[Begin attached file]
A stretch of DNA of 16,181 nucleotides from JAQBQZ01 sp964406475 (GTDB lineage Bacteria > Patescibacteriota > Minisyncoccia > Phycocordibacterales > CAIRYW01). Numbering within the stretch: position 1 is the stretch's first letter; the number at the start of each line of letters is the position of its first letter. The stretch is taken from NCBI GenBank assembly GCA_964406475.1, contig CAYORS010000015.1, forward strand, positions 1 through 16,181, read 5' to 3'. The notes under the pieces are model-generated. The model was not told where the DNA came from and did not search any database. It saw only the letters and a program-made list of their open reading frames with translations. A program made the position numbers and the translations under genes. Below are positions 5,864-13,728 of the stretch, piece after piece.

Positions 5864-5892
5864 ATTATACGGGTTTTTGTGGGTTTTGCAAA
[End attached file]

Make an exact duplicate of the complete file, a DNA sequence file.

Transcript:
A stretch of DNA of 16,181 nucleotides from JAQBQZ01 sp964406475 (GTDB lineage Bacteria > Patescibacteriota > Minisyncoccia > Phycocordibacterales > CAIRYW01). Numbering within the stretch: position 1 is the stretch's first letter; the number at the start of each line of letters is the position of its first letter. The stretch is taken from NCBI GenBank assembly GCA_964406475.1, contig CAYORS010000015.1, forward strand, positions 1 through 16,181, read 5' to 3'. The notes under the pieces are model-generated. The model was not told where the DNA came from and did not search any database. It saw only the letters and a program-made list of their open reading frames with translations. A program made the position numbers and the translations under genes. Below are positions 5,864-13,728 of the stretch, piece after piece.

Positions 5864-5892
5864 ATTATACGGGTTTTTGTGGGTTTTGCAAA